Canopy is a 2021 IPO that has lost -95% of its share price over a year with a remaining market cap of 4 mn EUR. they are doing something with technology and are loss making. “Pass”.

24. Axactor

Axactor is a 169 mn EUR market cap company that specializes in “debt collection”.  Looking at the chart, the company seems to encounter some issues:


The company has quite volatile results with losses in 2020 and 2021. Currently, the company seems to be quite profitable, with a 2022 P/E in the middle single digits. However, the company carries significant leverage.

I think it would be really interesting to look at this closer although it might be a very difficult business model, therefore I’ll put them on “watch”.

25. Webstep ASA

Webstep is a 61 mn EUR market cap IT service/consulting company active mostly in Norway and Sweden. The company has been able to grow their top line, but the bottom line is quite volatile. Gross margins are in the range of 15-20%, so they seem to be rather an outsourcing company than a “value add” consultant.

Q3 2022 looks good from the top line but dreadful for profits. Nothing to see here, “pass”.

26. Bergenbio ASA

Bergenbio is a 6 mn EUR market cap Biopharmaceutical company that develops based on “small molecule” technology medication against some sorts of cancer. The company has only phase II projects and is loss making, “pass”.

27. Havila Shipping

Havila Shipping is a 26 mn EUR market cap company that operates several offshore vessels. The company has been making operational losses for some time and carries significant debt. Net income is either a big loss or a big profit based on special items. “Pass”.

28. Olav Thon Eiendoms

Olav Thon is a 1.7 bn EUR market cap real estate company that manages shopping centers (and has nothing to do with former German football player Olaf Thon). 

Looking at the share price, they have done a lot better than their shopping center peers. The company looks reasonably cheap (7% FCF yield, 5% dividend yield), but shopping centers are not my strength. They also run valuation changes directly through the P&L. “Pass”.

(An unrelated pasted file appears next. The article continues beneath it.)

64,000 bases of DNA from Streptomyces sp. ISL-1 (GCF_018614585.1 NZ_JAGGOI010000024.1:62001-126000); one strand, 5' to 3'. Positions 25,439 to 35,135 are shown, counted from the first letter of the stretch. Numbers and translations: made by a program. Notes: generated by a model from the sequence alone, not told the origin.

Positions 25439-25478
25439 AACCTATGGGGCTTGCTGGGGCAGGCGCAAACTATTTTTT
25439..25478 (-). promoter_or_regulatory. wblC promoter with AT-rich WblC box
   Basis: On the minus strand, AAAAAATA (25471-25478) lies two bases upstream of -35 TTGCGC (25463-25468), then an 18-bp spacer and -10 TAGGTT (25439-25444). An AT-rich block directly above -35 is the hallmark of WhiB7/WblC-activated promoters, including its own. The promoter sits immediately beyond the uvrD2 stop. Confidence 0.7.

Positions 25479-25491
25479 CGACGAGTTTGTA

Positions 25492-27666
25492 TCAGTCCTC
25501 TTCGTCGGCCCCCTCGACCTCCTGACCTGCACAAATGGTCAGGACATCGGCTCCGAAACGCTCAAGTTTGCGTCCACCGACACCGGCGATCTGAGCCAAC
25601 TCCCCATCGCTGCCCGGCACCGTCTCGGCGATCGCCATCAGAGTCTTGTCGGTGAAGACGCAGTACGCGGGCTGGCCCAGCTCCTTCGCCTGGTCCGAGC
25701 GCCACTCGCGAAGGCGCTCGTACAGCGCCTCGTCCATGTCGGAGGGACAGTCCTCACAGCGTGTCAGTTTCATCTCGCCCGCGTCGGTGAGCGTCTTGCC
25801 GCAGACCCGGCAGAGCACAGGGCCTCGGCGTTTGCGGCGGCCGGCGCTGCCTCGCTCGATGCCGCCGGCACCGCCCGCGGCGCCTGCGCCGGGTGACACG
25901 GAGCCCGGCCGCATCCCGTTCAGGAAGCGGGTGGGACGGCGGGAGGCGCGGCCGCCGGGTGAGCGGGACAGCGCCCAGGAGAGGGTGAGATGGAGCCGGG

29. NRC Group

NRC Group is a 101 mn EUR market cap “infrastructure construction” group active in Scandinavia. According to TIKR, they have been loss making for 6 out of the last 10 years and the srock price has lost -75% since 2018. “Pass”.

30. Gram Car Carriers

Gram Car Carriers is a 444 mn EUR market cap company that was IPOed in March 2022 and ” invests in and operates assets in the pure car and truck carrier shipping segment. It provides a fleet of vessels for various aspects of the seaborne vehicle transportation trade”.

For some reason, the stock tripled since then, making them most likely one of the most successful recnt IPOs;

Gram Car

According to their Q3 report, for some reasons, transport rates have quintupled in 2022. Not sure if this is sustainable. Shipping is a sector, where I am extremely cautious, therefore I’ll “pass”.





  • I also looked at Europris. One of only a few companies a ever looked at, where some numbers are “too good”…Gross Margins of 47% look great, but I have doubt that they are sustainable for an ordinary retailer.

    • Short of Kesko and Axfood (much bigger, diversified, profitable, best choices IMO), Europris looks like the best bet in the Nordics, although I’ve never managed to make much money off of it – although admittedly I traded in and out of it for short bursts, so that should explain it.

      Also interesting Puuilo (Finnish Home Depot), Tokmanni (discount retailer, got beaten down hard last year), and Clas Ohlson.

  • Kesko is Finland ? Then it will have to wait 😉

    • Yep. Finland went down like crazy last year, but there are some interesting gems in there (Harvia, Valmet, Kesko, Sampo, Revenio are all very interesting). Possibly a dark horse candidate for the next series (although I’d be more interested in Belgium or France :-P).

  • Europris is pretty good, but I’d also give Kesko a look. Solid balance sheet, much more diversified and with bigger upside (and it took a huge beating alongside just about everything else in Finland, so it’s pretty cheap).